The 2024 Peer Recovery Support Services Mentoring Initiative is Now Accepting Applications for Mentee Sites Up to 15 mentee programs will be selected and matched with mentor sites experienced in implementing PRSS programs. Mentee sites selected through this application process will receive consultation and support from their assigned mentor, culminating in an in-person visit to their mentor site. The PRSSMI will cover travel fees for up to three (3) team members from each mentee site.

In the News

Campbell County Creates New Adult Diversion Court Program The Campbell County Adult Diversion Court was officially created this week and will get started in the beginning of 2024. Campbell County was selected by the state to be the site of a pilot program for individuals who have treatable mental health issues. If it’s successful, it could be replicated in other communities around the state. County Attorney Nathan Henkes said there may be up to eight people in the program at any given time. He said the number of stakeholders involved in this project is “absolutely amazing.” They range from the Wyoming Judicial Branch, Wyoming Department of Health and Wyoming Department of Corrections to local law enforcement agencies.

‘We Can’t Ignore Reality,’ Judge Says, as Court Launches Mental Health Program Starting next month, a new mental health court program in Las Vegas Justice Court is being set up to help address those problems in Clark County, by offering treatment to defendants with mental illness who have committed misdemeanors. District Judge Bita Yeager said she’s hopeful the new justice court program will alleviate some of the burden on her own program. Mental health courts have been shown to reduce recidivism rates, and are less costly in the long run than incarcerating someone in jail or prison, Yeager said. “Overall it’s kind of a win, win, win,” she said. “It costs less, it’s great for community safety, and it also improves the participants who are in the program.”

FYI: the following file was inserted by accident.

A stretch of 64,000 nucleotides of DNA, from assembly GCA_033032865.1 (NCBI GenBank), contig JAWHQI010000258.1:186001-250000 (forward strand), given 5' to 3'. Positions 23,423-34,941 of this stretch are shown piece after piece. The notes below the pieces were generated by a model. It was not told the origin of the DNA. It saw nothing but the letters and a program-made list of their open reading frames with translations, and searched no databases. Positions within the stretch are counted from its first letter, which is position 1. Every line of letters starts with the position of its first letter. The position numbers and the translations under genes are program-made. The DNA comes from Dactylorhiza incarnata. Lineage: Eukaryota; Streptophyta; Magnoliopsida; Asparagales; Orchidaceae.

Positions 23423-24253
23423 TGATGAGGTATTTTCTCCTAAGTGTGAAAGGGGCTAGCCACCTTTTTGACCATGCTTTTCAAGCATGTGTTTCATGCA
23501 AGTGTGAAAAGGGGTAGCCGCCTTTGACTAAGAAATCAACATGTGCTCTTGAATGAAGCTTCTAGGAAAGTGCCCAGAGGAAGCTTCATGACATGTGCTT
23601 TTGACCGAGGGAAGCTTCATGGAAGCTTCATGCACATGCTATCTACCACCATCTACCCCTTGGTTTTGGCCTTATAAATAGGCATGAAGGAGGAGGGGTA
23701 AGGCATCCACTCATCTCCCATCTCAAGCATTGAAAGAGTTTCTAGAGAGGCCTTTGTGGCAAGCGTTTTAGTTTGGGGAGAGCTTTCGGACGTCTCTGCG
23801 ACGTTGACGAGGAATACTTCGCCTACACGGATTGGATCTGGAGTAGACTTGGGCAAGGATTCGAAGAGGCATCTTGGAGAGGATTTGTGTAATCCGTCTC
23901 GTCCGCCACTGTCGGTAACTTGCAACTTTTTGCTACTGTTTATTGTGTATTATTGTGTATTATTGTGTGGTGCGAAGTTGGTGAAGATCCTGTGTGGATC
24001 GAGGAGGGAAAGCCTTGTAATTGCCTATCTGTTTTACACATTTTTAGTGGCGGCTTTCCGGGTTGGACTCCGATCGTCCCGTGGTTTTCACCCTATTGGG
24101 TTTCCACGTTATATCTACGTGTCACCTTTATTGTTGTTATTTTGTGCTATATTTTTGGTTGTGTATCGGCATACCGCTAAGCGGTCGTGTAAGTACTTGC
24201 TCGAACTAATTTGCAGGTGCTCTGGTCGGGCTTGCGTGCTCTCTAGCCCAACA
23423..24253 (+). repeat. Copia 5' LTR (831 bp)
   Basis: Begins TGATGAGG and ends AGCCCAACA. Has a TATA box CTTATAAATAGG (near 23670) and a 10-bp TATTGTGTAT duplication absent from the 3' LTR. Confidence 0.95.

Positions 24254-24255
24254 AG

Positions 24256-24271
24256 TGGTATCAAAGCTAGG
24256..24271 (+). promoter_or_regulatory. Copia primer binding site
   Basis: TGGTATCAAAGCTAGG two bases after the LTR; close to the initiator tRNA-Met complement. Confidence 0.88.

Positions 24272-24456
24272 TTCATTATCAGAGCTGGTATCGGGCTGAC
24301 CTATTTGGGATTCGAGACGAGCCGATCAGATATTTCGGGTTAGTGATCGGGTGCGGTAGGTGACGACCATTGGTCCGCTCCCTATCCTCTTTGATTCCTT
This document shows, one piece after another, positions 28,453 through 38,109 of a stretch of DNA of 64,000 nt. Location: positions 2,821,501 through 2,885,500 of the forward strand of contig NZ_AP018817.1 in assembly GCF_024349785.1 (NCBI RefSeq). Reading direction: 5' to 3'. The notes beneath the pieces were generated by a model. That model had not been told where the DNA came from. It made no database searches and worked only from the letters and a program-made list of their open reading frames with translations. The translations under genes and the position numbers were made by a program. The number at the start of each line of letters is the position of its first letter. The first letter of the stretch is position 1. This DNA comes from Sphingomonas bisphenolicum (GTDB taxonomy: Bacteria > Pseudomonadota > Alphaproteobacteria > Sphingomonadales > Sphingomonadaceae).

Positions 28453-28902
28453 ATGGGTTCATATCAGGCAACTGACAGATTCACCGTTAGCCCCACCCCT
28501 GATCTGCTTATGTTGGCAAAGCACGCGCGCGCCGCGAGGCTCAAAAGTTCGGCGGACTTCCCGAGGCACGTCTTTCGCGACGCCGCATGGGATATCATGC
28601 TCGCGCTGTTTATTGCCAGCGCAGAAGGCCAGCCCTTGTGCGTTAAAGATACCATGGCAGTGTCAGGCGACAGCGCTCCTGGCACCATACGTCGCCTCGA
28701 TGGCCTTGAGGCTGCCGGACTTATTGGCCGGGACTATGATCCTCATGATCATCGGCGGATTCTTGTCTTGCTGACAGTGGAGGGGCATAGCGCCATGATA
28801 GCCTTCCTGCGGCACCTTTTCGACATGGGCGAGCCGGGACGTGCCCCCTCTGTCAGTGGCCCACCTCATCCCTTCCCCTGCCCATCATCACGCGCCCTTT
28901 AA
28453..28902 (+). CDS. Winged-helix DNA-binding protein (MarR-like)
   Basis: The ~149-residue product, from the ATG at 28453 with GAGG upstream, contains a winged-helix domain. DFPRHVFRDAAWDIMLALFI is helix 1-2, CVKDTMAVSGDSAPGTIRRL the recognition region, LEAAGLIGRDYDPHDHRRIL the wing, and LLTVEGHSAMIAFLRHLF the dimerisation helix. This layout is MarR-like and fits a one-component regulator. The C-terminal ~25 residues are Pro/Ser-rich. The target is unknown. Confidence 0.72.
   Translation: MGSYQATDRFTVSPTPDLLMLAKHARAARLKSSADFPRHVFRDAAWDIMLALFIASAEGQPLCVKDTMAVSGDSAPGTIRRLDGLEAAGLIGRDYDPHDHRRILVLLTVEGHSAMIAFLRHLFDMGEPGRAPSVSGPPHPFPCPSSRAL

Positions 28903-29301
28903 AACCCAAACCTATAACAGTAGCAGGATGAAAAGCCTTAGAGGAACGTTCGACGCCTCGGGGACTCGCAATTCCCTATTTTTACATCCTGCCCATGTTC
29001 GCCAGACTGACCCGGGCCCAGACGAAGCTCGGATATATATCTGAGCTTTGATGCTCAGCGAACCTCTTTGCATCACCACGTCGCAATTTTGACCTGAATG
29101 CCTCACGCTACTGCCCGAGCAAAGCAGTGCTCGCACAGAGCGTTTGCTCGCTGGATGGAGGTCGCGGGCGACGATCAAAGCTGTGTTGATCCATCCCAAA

Role Of 9-1-1 In Mental Health Emergencies To Be Studied In PA Pennsylvania state legislators earlier this month approved a study of how the 911 system can better assist people experiencing a mental health crisis. The bill’s language directs legislative commissions to examine the 911 system and how it might integrate into the new 988 system, a suicide and crisis hotline launched nationwide in July 2022. It also requires the study to recommend “standards and procedures which should be followed when a behavioral health crisis is routed to 988 as an alternative to law enforcement,” and requires the recommendations to consider potential cultural and linguistic barriers between responders and the person in crisis.

‘A Very Long Time Coming’: API Launches New Programs for Mentally Ill Defendants Officials at Alaska Psychiatric Institute, the state’s sole psychiatric hospital, say they plan to double the facility’s capacity to treat felony-level criminal defendants deemed incompetent to stand trial. A separate program will offer treatment for people facing less serious misdemeanors — a change from the current practice of largely dismissing such charges. Defendants facing misdemeanor charges will now have the opportunity to go through an outpatient restoration program that aims to connect them with the state’s mental health court, where they will have access to additional resources and services, Becker said. Rather than punishment for misdemeanor offenses, the new outpatient program aims to offer community oversight, legal restoration, and access to additional support, she said.